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Zambrano revisited by the Court of appeal

05 April 2018 Category: Brexit & EU Migration Grace McGill

The Court of Appeal ruled on 3 conjoined cases in December 2017 where the key question was whether the Zambrano principle had been extended by the CJEU decision of Chavez - Vilchez. Case C-133/15 which found that a third-country national may, as the parent of a minor child who is an EU citizen, rely on a derived right of residence in the EU.

The Court ruled that there was no such extension and whilst the consideration of respect for family life was a relevant factor, it did not lead to a conclusion that residency rights were a given. The matter  remains one of compulsion. 

In the case of Patel, Shah &  Bourouisa EWCA Civ 2028 [2017]  , they highlighted that the Zambrano principle cannot be regarded as a back door route to residency by non EU citizen parents who otherwise do not meet the requirements of the Immigration rules [74 - 76]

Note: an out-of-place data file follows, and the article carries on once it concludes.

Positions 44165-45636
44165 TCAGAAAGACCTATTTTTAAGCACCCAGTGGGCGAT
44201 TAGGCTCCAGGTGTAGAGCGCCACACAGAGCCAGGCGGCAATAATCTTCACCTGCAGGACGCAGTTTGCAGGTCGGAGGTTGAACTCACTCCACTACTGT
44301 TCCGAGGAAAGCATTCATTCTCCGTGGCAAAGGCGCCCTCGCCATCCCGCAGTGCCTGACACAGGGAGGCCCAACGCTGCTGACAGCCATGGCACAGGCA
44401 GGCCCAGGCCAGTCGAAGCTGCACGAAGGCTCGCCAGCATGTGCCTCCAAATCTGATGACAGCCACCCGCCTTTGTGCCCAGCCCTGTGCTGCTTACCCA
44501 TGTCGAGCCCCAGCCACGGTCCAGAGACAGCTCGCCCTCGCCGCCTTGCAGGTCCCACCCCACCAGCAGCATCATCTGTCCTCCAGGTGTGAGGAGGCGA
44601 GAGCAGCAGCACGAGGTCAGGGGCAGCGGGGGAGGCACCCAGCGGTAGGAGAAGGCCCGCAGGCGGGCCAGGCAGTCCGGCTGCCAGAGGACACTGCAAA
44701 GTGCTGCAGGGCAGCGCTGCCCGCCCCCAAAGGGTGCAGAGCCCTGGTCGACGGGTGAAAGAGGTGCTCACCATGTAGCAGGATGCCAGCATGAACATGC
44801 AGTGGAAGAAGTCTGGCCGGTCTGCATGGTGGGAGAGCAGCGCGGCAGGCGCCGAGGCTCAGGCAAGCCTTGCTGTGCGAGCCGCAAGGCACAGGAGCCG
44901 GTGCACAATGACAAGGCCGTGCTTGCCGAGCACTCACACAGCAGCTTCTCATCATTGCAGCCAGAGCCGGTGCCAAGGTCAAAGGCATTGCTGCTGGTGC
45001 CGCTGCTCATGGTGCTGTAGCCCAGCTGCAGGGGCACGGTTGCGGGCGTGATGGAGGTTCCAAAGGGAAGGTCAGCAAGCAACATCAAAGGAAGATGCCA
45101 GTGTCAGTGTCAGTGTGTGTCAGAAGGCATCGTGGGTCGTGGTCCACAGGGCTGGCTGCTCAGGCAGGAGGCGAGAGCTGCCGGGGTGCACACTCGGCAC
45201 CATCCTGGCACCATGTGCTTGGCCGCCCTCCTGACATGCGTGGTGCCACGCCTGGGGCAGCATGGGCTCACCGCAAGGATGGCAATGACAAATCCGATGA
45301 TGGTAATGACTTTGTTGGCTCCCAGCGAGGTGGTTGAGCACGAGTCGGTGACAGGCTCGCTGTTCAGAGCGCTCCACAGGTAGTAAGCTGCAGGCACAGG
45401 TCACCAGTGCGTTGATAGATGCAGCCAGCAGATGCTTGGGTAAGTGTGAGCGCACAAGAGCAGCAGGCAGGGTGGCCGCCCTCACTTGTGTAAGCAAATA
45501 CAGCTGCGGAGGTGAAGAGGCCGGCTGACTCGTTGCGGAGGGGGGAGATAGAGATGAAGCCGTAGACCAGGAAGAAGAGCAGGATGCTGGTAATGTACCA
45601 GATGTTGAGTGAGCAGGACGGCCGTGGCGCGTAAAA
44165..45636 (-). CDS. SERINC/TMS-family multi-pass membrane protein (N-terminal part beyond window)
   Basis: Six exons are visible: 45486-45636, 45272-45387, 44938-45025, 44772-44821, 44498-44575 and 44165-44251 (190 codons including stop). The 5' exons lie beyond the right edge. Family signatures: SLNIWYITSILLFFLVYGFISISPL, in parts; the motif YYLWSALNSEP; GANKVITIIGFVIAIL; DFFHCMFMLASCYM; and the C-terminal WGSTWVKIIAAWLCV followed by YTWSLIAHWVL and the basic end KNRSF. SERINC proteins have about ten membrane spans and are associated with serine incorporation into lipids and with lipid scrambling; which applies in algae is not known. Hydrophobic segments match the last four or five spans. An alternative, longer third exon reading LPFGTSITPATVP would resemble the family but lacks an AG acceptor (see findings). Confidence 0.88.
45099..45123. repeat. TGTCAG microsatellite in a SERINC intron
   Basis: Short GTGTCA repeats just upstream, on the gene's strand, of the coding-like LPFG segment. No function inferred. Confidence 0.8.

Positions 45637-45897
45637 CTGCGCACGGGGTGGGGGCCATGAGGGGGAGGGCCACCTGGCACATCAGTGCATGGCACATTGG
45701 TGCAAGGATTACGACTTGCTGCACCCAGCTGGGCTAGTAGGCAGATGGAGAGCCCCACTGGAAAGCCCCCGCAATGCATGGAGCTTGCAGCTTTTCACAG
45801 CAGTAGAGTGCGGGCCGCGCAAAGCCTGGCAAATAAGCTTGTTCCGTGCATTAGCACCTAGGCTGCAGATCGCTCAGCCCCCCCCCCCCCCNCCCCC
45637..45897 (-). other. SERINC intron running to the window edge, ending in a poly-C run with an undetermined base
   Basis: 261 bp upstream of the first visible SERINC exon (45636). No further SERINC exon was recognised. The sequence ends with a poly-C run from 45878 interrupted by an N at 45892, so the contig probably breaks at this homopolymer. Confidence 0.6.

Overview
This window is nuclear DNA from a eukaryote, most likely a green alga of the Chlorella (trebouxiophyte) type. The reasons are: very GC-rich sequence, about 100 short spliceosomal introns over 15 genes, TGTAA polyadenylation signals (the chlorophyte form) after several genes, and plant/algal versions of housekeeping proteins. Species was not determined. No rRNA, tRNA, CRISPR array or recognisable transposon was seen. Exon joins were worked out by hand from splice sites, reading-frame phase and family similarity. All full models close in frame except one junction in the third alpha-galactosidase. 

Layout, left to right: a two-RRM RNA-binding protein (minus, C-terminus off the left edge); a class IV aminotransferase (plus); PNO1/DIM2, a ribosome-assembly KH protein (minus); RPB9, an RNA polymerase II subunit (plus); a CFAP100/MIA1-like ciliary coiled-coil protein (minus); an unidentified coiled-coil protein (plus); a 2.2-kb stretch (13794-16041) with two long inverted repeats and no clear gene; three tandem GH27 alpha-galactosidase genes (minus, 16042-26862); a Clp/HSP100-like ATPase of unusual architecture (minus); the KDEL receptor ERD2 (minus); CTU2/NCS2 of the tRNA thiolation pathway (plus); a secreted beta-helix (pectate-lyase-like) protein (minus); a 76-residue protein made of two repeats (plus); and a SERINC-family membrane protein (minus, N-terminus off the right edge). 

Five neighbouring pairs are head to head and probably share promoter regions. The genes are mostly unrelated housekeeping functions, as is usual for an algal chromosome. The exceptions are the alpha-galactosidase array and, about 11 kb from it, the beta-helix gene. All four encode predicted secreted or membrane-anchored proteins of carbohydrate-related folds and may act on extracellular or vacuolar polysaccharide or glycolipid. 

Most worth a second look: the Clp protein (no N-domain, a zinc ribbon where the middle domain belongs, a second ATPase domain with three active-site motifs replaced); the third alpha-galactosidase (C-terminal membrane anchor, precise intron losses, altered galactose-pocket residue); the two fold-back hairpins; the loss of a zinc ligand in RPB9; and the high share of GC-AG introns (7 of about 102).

The correct approach, in a case involving a British citizen child, is to ask whether the situation of the child is such that, if the non-EU citizen parent left the EU, the British citizen would be unable to care for the child, so that the child would be compelled to leave (para 77). While consideration of respect for family life was a relevant factor, it could not result in an automatic conclusion that residency should be permitted as a result of  the  child being compelled to leave because family life would be diminished by the departure of one parent (para 78) : 

        I would wish to emphasise that consideration of the respect for family life (whether  considered under Article 8 ECHR or Article 7 of the Charter), although a relevant factor, cannot be a trump card enabling a court or tribunal to conclude that a child will be compelled to leave because Article 8 (or Article 7) are engaged and family life will be diminished by the departure of one parent. Family life will be diminished by the departure of one parent in the great majority of cases. The question remains whether, all things considered, the departure of the parent will mean the child is compelled to follow. 

It concluded that where the British parent was capable of looking after the child, there was no proper basis for a finding of compulsion (para 79). 

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